CPSC 170 Lab 6: Recursion

Fibonacci Numbers

Any code that can be written using recursion can be written using loops. However, sometimes it is easier to program an algorithm using recursion. One case when it is easier to program an algorithm recursively is when it is defined recursively. For example, the Fibonacci sequence is a well-known mathematical sequence in which each term is the sum of the two previous terms. More specifically, if fib(n) is the nth term of the sequence, then the sequence can be defined as follows:

fib(0) = 0
fib(1) = 1
fib(n) = fib(n-1) + fib(n-2) (for all n>1)

For example, the first eight elements of the sequence are 0,1,1,2,3,5,8,13.

Because the Fibonacci sequence is defined recursively, it is natural to write a recursive method to determine the nth number in the sequence. The file Fib.java contains the skeleton for a program that reads an integer, n, and computes and prints the nth Fibonacci number. Save this file to your directory. Following the specification above, fill in the code for the method fib so that it recursively computes and returns the nth number in the sequence.

Power Function

Recursive methods are also sometimes more efficient. The power function, xy, can be programmed using a loop. But the recursive definition of the power function leads to an algorithm for computing the power function that uses fewer multiplications. The recursive definition is:

x1 = x
xy = xy/2*xy/2 (if y is even and greater than 1)
xy = x*x(y-1)/2*x(y-1)/2 (if y is odd and greater than 2)

The file Power.java contains a program that reads in integers base and exp and computes baseexp using both a looping and a recursive power method. The looping power method calculates the number of multiplications that were required to compute the power using the numberOfMults instance variable. Fill in the code for the recursive power method. Be sure to include code that calculates the number of of multiplications that the method performs using the numberOfMults instance variable. Test your code and compare the number of multiplications, is it what you expected? If the number of multiplications is the same for each method think about how you can change your recursive method to have fewer recursive calls.

Graphing Sort Times

The file Array.java contains a class with a method stub for merge sort that you should complete. The method should use the merge method, which is also defined in the Array class. Once you have completed the method, be sure to test it before moving on.

How does the merge sort algorithm compare to the selection, insertion, and bubble sort algorithms in terms of speed? To determine this we could find the steady state run times of each of the algorithms, but this will only tell us how they perform for finite inputs. In order to determine how they will perform for very large inputs we can graph their performance on increasingly large arrays in order to find a trend.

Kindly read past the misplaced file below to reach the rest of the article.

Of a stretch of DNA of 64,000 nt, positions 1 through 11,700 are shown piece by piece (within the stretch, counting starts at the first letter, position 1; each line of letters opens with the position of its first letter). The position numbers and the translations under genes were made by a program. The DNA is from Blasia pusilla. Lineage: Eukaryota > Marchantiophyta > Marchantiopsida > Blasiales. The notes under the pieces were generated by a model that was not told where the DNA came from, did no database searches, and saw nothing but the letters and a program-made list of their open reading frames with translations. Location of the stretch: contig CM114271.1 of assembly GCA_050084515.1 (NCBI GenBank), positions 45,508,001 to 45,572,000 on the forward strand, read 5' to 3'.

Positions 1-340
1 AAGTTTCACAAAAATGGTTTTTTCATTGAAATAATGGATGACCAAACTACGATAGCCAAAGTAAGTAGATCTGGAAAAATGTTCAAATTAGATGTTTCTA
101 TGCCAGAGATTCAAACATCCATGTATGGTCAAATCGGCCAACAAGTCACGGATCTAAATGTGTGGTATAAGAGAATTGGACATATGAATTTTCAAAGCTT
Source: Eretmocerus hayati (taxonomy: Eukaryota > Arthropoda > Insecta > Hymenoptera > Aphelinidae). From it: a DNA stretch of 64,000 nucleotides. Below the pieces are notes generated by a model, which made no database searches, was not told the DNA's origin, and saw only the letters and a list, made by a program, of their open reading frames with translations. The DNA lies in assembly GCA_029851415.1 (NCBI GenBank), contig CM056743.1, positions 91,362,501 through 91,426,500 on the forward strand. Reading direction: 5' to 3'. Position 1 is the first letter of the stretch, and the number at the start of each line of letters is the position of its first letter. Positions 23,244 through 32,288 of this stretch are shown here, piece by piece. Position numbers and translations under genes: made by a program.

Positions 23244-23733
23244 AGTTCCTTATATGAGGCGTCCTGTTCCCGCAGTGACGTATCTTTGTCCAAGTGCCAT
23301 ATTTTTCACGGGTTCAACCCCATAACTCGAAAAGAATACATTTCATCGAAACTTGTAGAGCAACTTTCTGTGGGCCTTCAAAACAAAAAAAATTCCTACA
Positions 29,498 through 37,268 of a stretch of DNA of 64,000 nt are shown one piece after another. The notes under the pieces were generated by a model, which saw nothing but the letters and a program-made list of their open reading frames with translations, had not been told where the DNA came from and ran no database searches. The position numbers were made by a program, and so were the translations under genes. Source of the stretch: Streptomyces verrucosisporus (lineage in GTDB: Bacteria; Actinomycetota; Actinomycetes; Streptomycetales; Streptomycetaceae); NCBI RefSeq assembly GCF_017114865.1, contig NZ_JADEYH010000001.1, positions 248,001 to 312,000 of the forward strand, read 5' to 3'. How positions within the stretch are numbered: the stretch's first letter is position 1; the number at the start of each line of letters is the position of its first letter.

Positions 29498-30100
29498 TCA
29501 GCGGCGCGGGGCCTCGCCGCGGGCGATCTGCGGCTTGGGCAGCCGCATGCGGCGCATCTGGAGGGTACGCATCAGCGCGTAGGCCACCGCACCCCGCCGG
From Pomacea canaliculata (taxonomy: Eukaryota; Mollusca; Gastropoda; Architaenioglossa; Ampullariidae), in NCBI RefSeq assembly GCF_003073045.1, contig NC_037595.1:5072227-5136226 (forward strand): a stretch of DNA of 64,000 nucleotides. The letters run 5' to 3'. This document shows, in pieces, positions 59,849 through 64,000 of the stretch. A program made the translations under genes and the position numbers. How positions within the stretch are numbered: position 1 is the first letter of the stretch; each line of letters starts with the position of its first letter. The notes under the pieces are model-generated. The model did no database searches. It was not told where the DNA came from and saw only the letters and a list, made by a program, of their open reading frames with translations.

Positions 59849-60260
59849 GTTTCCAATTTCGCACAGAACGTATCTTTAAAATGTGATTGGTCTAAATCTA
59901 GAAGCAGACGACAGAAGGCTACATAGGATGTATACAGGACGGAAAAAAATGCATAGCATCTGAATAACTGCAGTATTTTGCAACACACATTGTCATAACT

Create a program GraphSortTime that will compute the average sort time of each of the sorting methods for arrays of varying sizes. The array sizes should be even spaced, 1000, 2000, 3000, etc. You do not have to compute the steady state sort time as you did in lab 4. Instead approximate the steady state by averaging the number of sorts that were necessary to achieve steady state in lab 4. The calculation of the sort times should not be in the paint method. This would cause the program to freeze every time the operating system redraws the window. Instead they should be calculated once when the program first runs, and then saved in an array that is read by the paint method.

The paint method should plot each of the sort times using a line graph. The x-axis represents the size of the array, and the y-axis represents the search time in milliseconds. Each average sort time can be plotted in the window as a point where its x coordinate is determined by the size of the array and the y coordinate is determined by the average number of milliseconds it took to sort the array. You can invert the y coordinate if you want the origin of the graph to be in the lower left corner instead of the upper left. Choose a different color for each algorithm and draw a line between each consecutive data point. That is, draw a line between the point for sorting an array of 1000 elements to the point for 2000 elements, a line between the point for 2000 elements and the point for 3000 elements, etc. Include a key that explains which algorithm corresponds to which color.

To submit your code: Tar the files in your lab6 directory and copy the tgz file to the directory /home/staff/bouchard/CPSC170A/lab6. Be sure to name the tar file with your names, not lab6.tgz.